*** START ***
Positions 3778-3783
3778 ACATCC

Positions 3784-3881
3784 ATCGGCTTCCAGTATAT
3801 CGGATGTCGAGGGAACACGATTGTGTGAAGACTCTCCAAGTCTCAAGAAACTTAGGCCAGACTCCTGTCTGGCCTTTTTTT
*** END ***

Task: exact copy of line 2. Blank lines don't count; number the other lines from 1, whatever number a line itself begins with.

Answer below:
3778 ACATCC